A SOLDIER’S STEP
Pam McClintock


 
When a soldier’s step falls silent, does his country weep for him.
When he walked into this bloody war, did he think the end so grim.
His family grieves so bitterly, his comrades rage and feel the sorrow,
They look to his accustomed place in line but he won’t be there tomorrow.
 
This hero started his young life eagerly wanting to serve.
He hefted his rifle, pack and helmet and more than a little nerve.
He left behind a mother and a father bravely caring,
Sisters, brothers, friends, and wives who thought his life so daring.
 
The land that he was sent to carried evil on the wind,
The mountains harboured secrets, shrouded with a cloak of sin.
The ground was raw and ugly with rocks strewn round about.
This forbidding, sandy, barren place must have filled his mind with doubt.
 
But he moved to his appointed rounds, his actions measured and sure,
His mastery of the soldier’s work, so swift, and in a blur,
A base camp was established and a home of sorts made ready,
And in a while the force grew strong, troops prepared and steady.
 
The days were long and hot and dusty, the enemy showed their faces.
Our brave lads attacked the hill leaving no more traces.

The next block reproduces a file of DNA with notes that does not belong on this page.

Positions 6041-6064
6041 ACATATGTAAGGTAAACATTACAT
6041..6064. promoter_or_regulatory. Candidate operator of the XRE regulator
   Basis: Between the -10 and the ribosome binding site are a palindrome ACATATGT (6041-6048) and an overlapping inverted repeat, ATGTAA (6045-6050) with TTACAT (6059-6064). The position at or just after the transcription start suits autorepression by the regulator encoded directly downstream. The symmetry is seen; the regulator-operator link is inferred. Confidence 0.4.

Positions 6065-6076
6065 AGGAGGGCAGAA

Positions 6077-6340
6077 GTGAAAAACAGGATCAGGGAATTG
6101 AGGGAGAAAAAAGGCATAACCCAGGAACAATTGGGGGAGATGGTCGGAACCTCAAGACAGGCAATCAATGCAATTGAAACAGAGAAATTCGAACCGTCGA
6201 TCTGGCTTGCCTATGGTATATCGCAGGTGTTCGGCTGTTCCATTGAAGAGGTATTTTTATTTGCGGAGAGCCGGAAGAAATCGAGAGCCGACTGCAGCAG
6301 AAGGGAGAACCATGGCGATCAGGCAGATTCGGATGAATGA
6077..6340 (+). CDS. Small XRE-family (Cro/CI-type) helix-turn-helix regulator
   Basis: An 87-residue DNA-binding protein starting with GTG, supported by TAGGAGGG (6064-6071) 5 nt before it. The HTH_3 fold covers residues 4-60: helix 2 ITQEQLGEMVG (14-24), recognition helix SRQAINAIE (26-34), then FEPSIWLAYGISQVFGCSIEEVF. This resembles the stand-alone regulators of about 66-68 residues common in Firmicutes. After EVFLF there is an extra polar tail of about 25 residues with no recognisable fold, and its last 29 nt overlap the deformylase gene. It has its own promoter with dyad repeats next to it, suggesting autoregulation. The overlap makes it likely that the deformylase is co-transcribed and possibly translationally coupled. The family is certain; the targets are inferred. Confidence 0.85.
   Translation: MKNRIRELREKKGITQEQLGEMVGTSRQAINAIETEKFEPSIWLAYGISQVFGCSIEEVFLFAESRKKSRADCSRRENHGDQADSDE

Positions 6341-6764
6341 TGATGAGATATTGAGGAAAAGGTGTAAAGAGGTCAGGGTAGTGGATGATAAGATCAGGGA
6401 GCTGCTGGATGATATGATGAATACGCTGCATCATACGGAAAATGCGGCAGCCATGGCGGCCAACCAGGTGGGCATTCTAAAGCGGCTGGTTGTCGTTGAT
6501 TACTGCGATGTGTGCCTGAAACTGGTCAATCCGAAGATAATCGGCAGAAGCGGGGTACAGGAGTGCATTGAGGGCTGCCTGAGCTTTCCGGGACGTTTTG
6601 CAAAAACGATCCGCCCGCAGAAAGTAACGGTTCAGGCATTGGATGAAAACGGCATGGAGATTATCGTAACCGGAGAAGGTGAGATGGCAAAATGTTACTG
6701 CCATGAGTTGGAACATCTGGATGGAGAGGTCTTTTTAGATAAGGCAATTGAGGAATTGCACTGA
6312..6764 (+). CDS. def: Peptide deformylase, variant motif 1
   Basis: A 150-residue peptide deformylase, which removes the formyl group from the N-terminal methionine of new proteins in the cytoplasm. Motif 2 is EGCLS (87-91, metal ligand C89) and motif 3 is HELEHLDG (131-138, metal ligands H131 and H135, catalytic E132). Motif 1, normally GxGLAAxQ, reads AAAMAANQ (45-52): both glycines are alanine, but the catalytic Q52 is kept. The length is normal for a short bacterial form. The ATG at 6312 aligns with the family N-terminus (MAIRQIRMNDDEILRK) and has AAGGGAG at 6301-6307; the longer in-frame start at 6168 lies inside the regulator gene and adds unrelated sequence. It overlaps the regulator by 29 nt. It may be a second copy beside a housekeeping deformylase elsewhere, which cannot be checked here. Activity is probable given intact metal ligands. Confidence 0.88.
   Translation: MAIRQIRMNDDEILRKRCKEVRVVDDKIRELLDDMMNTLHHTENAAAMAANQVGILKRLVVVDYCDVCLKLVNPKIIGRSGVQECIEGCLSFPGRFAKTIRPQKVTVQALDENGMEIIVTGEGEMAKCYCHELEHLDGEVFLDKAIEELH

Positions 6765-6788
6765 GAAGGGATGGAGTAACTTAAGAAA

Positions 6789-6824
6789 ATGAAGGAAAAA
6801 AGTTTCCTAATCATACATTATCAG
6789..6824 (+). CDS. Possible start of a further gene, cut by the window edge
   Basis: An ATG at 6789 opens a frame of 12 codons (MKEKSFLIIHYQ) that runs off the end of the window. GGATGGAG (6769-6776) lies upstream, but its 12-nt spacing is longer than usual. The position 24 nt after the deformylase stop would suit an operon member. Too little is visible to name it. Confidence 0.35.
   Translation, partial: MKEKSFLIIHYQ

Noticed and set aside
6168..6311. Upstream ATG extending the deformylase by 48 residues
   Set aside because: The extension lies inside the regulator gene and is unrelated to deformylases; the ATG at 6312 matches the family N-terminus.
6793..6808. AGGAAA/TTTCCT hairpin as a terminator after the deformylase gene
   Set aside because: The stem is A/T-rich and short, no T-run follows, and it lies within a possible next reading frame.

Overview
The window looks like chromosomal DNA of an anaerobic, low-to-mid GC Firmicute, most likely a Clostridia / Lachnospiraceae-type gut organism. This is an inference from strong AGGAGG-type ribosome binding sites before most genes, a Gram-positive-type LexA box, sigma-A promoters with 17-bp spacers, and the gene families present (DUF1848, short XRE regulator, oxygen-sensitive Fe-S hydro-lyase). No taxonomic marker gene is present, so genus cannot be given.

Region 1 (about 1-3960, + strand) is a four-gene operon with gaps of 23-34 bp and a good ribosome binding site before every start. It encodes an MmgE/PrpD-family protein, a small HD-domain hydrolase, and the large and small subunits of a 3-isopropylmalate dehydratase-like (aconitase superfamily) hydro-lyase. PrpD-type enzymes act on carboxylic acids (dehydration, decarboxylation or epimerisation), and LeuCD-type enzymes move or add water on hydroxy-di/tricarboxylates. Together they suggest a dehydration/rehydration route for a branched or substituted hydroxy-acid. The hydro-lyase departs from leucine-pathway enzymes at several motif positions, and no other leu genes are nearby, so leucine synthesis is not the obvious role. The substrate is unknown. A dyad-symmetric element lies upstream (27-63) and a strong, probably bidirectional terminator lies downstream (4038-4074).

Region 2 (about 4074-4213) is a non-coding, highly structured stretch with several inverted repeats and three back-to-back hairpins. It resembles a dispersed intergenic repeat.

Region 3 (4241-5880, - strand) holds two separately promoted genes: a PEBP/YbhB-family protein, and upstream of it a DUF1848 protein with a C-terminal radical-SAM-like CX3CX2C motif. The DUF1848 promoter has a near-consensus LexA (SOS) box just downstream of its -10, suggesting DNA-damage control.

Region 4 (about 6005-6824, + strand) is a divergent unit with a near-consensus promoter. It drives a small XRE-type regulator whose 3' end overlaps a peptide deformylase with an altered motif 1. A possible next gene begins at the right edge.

Of the wicked terror that crawled and lurked in the darkness of the caves,
And back at home the leaders were impressed and wildly raved.
 
These fine young men had proven they were soldiers through and through.
Presidents, prime ministers sang their praises, loud and true.
Canada’s noble servicemen marched bravely into war,
But if one of them stops marching, will you notice ever more.
 
Can you feel the pride, does your heart swell, as their bodies return to our soil.
Did you remember they sacrificed to protect, in a troubled land they toiled.
Could you say a prayer for the families who suffer such aching pain,
Their soldier boy won’t march again, his bootsteps are soundless but not in vain.
 
When a soldier’s step falls silent, will you mourn for him a while.
He wanted just a chance to help and did it with a smile.
His mission was to conquer and assist his allied friends,
When a soldier’s step falls silent, his contribution does not end.
 
A maroon beret, a coat of green, a soldier so vital and strong
He advanced into the conflict and somehow it went wrong.
Remember him and all the ones who fought for our land and won,
And if his step be silenced, he is a hero and a much loved son.